Encana Corp. (ECA) announced on Tuesday it's $5.4 billion joint venture with a unit of PetroChina Co. has been called off over unresolved issues after nearly a year and four months of their partnership when they first announced the joint venture in February.
There are questions as to what exactly went wrong during the negotiation of the operating agreement.
The agreement was to develop Encana's Cutbank Ridge reservoir in British Columbia and Alberta, with agreement of 50 percent stake where Encana would lead for the initial two -year period. The deal would have given PetroChina ownership over 255 million cubic feet of natural gas production per day, one trillion cubic feet of proved reserves, and 635,000 acres of land in Alberta and British Columbia.
Encana holds about 1 million acres of land in Cutbank Ridge and produced the equivalent of 401 million cubic feet of gas a day from the area last year, according to its website.
The problems with the Encana deal appears to be rooted in a struggle for control with the possibility of the Chinese firms demanding greater control over their Canadian energy investments that seems to prove important considering with the pools of so-called shale gas that formed the heart of the deal. Chinese authorities have estimated China is home to some 900 trillion cubic feet of shale gas - a surpassingly vast resource - and has looked to foreign investments as a way to secure the technological expertise to tap it in order to harvest it more efficiently. They certainly haven't lost interest in shale gas. China's interest in North American energy will not dissipate.
Growing global demand for Canada's natural gas has helped advance a series of projects to export the energy to Asian countries, where it can fetch higher prices.
Still, few expected the joint venture deal to cancel of Chinese spending plans in Canada. PetroChina, for example, has established a permanent Calgary office. Only 10 days ago, it sent representatives to an investment workshop in the city.
Encana is well under way looking at other deals for its pipeline and processing assets in the area which now will be offered up in portions through a variety of joint venture opportunities, it appears the negotiations between Encana and PetroChina were anything but smooth foretelling a difficult partnership, giving a huge setback to both the parties. Encana would have to secure a significant portion of that capital in order to develop Cutbank Ridge.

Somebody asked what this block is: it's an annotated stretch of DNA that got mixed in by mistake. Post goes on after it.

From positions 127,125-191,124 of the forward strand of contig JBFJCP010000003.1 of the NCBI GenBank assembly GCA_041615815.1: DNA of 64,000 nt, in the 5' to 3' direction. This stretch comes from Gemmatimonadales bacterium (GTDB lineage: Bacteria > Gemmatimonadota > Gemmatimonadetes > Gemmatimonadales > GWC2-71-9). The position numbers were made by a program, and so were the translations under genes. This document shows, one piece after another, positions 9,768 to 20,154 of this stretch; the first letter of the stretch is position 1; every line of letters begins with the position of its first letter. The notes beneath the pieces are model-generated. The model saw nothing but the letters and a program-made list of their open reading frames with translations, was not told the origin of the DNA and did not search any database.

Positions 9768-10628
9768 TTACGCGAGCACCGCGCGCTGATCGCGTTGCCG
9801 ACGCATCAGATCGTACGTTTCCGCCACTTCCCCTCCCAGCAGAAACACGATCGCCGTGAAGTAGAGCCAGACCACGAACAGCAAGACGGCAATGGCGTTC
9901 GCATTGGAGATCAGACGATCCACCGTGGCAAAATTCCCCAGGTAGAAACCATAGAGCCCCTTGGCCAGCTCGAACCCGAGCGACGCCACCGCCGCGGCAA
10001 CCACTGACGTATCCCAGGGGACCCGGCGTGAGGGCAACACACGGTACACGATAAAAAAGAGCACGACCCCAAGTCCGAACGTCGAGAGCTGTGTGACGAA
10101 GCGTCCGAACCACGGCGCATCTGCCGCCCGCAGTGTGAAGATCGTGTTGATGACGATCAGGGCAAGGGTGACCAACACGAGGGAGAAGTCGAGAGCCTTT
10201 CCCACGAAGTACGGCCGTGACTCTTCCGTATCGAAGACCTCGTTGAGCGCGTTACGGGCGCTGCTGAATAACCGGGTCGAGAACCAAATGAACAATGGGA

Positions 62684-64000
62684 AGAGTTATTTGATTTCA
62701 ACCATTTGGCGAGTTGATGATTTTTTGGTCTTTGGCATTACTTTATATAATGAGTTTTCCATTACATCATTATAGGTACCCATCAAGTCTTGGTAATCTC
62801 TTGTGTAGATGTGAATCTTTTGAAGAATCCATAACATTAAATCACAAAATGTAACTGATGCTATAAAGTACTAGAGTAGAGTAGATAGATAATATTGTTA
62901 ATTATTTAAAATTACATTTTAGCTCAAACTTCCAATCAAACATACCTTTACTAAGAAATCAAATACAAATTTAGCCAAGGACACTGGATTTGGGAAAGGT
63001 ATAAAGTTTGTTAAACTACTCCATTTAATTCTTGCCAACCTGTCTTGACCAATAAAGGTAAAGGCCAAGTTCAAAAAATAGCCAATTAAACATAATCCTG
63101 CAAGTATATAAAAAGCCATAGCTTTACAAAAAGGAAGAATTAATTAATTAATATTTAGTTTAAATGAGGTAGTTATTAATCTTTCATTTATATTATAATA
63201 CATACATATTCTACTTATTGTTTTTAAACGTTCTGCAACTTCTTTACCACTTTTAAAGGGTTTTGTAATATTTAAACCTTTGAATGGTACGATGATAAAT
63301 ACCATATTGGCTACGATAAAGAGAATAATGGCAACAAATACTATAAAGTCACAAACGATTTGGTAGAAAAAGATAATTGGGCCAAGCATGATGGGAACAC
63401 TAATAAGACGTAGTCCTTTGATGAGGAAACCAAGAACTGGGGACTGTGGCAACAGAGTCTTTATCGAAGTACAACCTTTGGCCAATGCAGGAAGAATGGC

The value of oil and gas deals in Canada plunged 35 percent to $11 billion through June 15, the biggest drop since 2003, data compiled by Bloomberg show. Energy accounts for almost 7 percent of the nation's gross domestic product, according to the Energy Council of Canada.
Gas prices on the New York Mercantile Exchange are averaging $4.289 per million British thermal units this year, a 52 percent decline from the $8.899 average in 2008.
Encana fell 77 cents, or 2.6 percent, to C$28.70 at 9:30 a.m. on the Toronto Stock Exchange. PetroChina rose 20 cents, or 1.8 percent, to HK$11.08. at the 5 p.m. close of Hong Kong trading.
There are several things that are working against Encana right now -in addition to a failed transaction with no sign of hikes for a price of $6 per thousand cubic feet until 2016, it's tough to get excited about a pure play natural gas company, even if its supply cost is $3.70 per mcf and the lack of infrastructure aiming for opening to overseas markets.
Encana said joint venture talks with potential investors are ongoing for other projects, including the Horn River shale lands and the Greater Sierra field. The company expects to receive revenue from asset sales of $1 billion to $2 billion, up from a previous forecast of $500 million to $1 billion, according to the statement today.